Case Analysis #3
Think like your Opponent
Spinning the Seven Elements for your side is all well and good. We will use this to great effect in due course. But spin isn’t a one-way street. No such luck! The adversary system means that you have an adversary. Possibly one who analyzes cases as well or better than you do. Show some respect!
That means you should anticipate how your opposing counsel will spin the case for the other side. Why? Because they will argue the case as persuasively as they can. They will present witnesses who bolster their case or attack yours. They will cross-examine your witnesses to accomplish goals that you should anticipate. By spinning the case for the other side, you can prepare yourself and your witnesses for what will happen. And that empowers you to prepare your arguments, examination outlines and witnesses.
So here’s the third step in the process of case analysis. Consider each element and rephrase it to present the case to the opposing party’s best advantage. In other words, spin it for them. Know your enemy! Be prepared!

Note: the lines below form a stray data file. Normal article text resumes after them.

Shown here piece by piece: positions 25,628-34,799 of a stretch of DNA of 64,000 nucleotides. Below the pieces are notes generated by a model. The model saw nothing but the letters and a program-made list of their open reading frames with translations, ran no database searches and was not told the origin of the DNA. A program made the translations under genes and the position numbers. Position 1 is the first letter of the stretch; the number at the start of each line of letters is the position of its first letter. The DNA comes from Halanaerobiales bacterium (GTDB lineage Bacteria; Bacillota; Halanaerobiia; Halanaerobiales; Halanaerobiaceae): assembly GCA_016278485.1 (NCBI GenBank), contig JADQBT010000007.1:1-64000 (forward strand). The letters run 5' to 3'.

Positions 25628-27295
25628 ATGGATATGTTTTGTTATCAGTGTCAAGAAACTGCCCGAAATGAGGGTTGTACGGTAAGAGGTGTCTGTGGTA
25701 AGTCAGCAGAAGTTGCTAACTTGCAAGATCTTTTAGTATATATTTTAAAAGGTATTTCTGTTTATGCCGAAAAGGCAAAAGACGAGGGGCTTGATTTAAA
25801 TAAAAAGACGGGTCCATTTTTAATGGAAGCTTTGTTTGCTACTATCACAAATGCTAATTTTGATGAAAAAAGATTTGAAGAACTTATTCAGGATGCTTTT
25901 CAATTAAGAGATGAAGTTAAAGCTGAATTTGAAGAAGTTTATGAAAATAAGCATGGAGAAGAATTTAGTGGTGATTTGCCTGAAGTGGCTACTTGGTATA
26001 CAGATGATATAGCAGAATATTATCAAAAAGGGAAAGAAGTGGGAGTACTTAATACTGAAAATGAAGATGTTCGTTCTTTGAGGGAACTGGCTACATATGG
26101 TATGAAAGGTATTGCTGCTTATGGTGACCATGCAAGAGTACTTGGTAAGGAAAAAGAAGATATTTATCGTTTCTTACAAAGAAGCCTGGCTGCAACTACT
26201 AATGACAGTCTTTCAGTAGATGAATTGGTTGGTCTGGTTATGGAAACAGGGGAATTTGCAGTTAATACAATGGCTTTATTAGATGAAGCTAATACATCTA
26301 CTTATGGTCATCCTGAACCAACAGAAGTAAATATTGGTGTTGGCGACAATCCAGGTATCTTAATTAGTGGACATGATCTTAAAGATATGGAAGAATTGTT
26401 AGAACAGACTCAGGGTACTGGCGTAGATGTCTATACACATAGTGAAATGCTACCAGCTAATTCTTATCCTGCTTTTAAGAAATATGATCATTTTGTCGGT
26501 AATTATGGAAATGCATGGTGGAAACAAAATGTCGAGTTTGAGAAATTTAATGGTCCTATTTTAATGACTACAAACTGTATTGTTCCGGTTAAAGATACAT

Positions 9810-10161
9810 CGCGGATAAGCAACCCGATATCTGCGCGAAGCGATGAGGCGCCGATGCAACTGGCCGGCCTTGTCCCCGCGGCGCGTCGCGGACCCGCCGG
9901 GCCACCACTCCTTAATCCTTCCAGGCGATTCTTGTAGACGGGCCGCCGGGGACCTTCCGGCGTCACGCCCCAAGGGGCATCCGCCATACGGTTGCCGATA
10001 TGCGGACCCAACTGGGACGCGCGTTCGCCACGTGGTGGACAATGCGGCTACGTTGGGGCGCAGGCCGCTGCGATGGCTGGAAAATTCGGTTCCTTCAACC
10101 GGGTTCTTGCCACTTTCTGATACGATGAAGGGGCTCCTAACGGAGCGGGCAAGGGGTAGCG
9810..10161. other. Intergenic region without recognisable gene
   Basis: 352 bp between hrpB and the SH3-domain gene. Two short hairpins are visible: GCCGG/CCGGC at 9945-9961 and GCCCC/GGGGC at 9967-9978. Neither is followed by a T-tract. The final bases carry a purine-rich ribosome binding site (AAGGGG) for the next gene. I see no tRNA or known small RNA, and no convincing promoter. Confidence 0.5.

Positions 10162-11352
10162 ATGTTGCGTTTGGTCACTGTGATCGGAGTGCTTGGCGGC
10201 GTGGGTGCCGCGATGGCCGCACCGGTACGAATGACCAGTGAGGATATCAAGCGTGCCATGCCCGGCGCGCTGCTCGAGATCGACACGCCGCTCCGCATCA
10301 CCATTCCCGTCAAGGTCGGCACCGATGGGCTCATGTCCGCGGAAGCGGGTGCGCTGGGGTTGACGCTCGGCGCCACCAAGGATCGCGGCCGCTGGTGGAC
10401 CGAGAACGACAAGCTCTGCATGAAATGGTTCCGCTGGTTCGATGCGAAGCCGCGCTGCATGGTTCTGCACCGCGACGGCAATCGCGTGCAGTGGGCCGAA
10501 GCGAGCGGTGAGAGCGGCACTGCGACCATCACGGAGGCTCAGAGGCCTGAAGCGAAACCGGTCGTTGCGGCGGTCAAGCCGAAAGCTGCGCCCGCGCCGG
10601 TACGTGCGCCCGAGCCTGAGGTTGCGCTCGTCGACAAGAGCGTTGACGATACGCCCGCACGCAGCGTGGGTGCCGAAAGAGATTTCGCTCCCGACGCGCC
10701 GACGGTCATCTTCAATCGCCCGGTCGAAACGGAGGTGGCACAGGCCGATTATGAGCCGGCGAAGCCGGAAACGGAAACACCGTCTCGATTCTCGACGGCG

The same two ground rules apply. Stick to what’s reasonably provable and keep it relevant.
The opposition’s position will not be the inverse of yours in respect of each element. They have their own strategy to advance. It is common for them to introduce totally different elements. Not the opposite. Different. They are no more dependent on you to set the battleground than you rely on them to do so.
In the Goldilocks case, they may well disagree about who the aggrieved party is and where the case starts. The Bears will likely argue that Goldilocks brought this crisis on through her reckless behaviour or that her parents did by abandoning her in the forest in the first place. They will start their case with this as the first element:
1. The Three Bears lived quietly in their cozy home in the forest.
If Goldilocks plans to argue that she sought sanctuary, the Bears will contend that their home was not up for grabs! We will flesh out the Bears’ case more as we develop their theme.
In later segments, we will discuss what you will do with this set of three versions of the Seven Elements.
Exercise: prepare the Seven Elements spun for Stevenson
Spin the case for your opponent in any file in your own practice or, if in law school, to the losing side in a court case you are studying. This technique helps you to appreciate the nuances of your files or that of the litigators who presented the court case in the decision.
If you want more detail and exercises, consider Case Analysis - the Critical Path to Persuasion, available from Irwin Law here.
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